Saturday October 21
12:45pm - 2:00pm
Room 136, FES Lounge, Health, Nursing & Environmental Studies Building
Reports of the death of suburbs have been greatly exaggerated. Worldwide, the urban periphery of the 21st century is becoming home to more and more people, providing new sites for economic activity and revealing new forms of everyday life. This exhibit brings together various research projects and teaching experiences of the Global Suburbs project. Through interactive installation and photographs, vivid and stunning visuals depict the complexities of suburbanisms today.
Drawing on work from Markus Moos and Robert Walter-Joseph’s recently edited volume Still Detached and Subdivided? Suburban Ways of Living in 21st Century North America (Jovis), which offers an accessible yet rigorous account of “suburbanisms” as particular ways of living, this work demonstrates that aspects of this lifestyle occur simultaneously in urban and suburban places. Visual impressions of urban infrastructure, taken by undergraduate students from York University who explored suburban areas in Canadian cities (Montreal, Toronto, Waterloo, Winnipeg, Vancouver) under the directorship of Roger Keil and Ute Lehrer, are displayed alongside photographs taken by graduate students who participated in international planning workshops on Global Suburbanisms (Leipzig, Germany; Montpellier, France; Shanghai, China; and Johannesburg, South Africa.) A visual essay with aerial photography, which is part of the forthcoming book The Suburban Land Question , co-edited by Richard Harris and Ute Lehrer (UTP), explores similarities and differences of urban forms at the periphery.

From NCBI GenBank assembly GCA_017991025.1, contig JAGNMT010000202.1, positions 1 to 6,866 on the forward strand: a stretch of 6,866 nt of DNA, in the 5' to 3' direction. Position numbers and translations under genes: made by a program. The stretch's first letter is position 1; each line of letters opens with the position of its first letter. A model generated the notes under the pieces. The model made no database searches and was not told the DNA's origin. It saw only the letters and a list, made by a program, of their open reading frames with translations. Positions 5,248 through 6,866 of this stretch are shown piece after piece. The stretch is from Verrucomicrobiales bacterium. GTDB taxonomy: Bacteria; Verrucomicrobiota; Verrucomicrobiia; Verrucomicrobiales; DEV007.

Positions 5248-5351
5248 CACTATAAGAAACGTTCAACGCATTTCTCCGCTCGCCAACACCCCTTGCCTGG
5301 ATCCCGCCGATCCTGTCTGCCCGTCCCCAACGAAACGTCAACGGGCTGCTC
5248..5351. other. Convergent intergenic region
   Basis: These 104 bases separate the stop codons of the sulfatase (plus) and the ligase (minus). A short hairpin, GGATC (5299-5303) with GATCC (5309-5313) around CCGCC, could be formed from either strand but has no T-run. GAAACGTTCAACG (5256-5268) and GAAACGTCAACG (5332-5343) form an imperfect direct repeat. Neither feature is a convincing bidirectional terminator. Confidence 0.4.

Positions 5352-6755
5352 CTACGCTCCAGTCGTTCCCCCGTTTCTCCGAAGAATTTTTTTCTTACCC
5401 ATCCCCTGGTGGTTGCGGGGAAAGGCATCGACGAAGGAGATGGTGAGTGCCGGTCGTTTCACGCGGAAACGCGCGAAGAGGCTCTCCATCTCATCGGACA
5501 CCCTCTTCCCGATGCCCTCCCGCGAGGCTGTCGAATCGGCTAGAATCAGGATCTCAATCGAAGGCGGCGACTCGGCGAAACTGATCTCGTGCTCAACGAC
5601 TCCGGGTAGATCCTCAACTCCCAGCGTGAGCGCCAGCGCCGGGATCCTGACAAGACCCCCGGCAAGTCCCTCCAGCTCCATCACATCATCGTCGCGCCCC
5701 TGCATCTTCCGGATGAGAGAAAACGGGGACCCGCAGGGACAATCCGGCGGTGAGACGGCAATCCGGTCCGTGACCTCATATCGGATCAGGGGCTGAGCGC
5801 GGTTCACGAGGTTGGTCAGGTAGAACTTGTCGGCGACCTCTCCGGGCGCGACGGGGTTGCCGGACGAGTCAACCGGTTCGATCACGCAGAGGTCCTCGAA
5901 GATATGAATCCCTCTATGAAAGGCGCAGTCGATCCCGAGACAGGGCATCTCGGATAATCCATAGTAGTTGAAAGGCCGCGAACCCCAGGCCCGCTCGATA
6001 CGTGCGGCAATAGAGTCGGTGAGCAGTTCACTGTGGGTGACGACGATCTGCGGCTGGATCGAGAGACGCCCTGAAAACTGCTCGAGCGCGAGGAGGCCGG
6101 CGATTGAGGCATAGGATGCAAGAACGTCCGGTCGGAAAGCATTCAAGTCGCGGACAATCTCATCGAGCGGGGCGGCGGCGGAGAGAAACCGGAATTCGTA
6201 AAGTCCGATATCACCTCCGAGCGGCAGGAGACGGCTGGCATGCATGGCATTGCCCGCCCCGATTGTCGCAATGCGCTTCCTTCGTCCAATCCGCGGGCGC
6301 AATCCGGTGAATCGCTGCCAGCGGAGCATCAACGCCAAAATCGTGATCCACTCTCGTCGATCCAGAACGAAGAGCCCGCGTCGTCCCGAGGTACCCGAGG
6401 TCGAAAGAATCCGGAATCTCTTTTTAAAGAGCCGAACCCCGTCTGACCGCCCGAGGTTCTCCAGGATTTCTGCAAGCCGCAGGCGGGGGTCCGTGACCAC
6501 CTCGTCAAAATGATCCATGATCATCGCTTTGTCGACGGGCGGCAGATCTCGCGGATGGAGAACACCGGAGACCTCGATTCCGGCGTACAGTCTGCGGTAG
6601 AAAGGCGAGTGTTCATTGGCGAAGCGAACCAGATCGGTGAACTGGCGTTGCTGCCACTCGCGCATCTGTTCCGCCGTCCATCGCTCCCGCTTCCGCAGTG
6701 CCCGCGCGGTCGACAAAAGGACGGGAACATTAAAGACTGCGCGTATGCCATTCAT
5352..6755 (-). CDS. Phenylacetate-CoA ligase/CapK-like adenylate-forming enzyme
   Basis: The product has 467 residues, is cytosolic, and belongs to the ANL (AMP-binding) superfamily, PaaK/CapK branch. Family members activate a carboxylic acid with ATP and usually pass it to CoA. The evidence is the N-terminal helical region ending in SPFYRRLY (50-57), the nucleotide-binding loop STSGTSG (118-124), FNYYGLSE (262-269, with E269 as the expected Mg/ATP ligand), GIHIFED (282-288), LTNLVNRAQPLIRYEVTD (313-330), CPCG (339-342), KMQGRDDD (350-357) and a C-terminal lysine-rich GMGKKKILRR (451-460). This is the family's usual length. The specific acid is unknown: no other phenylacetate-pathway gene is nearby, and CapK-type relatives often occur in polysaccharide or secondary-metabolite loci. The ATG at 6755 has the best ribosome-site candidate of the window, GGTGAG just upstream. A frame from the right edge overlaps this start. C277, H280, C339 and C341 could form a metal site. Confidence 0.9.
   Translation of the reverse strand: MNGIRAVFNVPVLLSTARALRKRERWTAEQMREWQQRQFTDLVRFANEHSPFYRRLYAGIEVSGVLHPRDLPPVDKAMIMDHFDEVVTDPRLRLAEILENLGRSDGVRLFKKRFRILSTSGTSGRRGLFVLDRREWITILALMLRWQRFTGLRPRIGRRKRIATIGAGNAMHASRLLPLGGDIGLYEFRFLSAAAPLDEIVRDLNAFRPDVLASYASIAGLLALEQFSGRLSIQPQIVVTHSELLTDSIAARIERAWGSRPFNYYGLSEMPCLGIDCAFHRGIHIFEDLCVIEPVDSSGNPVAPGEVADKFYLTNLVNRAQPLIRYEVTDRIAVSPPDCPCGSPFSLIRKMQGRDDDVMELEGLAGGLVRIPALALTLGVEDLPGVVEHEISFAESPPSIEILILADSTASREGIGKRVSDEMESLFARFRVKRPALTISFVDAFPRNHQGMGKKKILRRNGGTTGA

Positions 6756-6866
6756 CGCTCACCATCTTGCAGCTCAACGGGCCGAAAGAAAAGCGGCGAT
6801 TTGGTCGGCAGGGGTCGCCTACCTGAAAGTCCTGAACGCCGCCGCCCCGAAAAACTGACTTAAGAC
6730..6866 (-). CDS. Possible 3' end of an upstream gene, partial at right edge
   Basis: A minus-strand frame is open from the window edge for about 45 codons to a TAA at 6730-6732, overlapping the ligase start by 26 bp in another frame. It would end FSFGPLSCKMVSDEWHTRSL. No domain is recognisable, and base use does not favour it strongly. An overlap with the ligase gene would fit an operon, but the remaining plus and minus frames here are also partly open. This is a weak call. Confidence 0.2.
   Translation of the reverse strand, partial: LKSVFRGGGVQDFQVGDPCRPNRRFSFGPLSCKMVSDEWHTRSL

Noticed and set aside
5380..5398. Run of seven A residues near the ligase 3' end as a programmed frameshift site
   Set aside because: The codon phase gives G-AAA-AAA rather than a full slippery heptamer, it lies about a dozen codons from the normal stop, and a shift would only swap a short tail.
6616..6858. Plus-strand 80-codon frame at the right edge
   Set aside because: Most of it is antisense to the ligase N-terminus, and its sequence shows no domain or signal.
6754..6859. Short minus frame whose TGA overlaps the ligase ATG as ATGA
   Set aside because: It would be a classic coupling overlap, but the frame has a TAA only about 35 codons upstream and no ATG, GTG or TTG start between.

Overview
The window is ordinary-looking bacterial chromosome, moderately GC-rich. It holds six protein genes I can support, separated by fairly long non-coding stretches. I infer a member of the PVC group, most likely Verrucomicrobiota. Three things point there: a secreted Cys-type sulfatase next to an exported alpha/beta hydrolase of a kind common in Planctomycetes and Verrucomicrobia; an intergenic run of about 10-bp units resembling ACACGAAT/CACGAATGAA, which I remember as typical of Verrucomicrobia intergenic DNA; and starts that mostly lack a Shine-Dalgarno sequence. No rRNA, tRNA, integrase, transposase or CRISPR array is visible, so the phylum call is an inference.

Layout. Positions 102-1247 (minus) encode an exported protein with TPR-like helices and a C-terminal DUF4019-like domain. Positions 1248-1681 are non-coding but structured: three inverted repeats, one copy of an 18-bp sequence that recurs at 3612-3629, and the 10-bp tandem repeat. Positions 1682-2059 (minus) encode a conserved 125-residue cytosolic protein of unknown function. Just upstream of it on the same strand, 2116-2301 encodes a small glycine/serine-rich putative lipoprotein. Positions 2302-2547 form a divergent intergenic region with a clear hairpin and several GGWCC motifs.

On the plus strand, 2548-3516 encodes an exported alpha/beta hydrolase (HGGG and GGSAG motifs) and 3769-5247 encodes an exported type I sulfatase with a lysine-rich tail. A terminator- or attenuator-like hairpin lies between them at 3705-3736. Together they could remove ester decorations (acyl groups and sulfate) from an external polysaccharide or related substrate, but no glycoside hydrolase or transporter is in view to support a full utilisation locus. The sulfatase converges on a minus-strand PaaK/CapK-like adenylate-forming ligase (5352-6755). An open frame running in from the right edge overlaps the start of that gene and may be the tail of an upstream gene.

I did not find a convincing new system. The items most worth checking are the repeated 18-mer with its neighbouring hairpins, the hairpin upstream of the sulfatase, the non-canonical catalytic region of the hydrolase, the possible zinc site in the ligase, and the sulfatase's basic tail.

Ute Lehrer is a professor in the Faculty of Environmental Studies at York University. She has been involved in comparative urban research on Zurich, Frankfurt, Berlin, New York, Los Angeles and Toronto, investigating new urban forms, the land question, processes of spectacularization, megaprojects, gentrification and condominium development.
Markus Moos is Associate Professor in the School of Planning at the University of Waterloo. His research is on changing housing markets, suburbanisms, youthification, generational change, and the economy and social structures of cities.
Robert Walter-Joseph has several years of experience in social and economic research and policy development in the public and academic sectors. His work has been featured in a number of publications including the Huffington Post, City Lab, and Curbed New York, and the Ontario Planning Journal .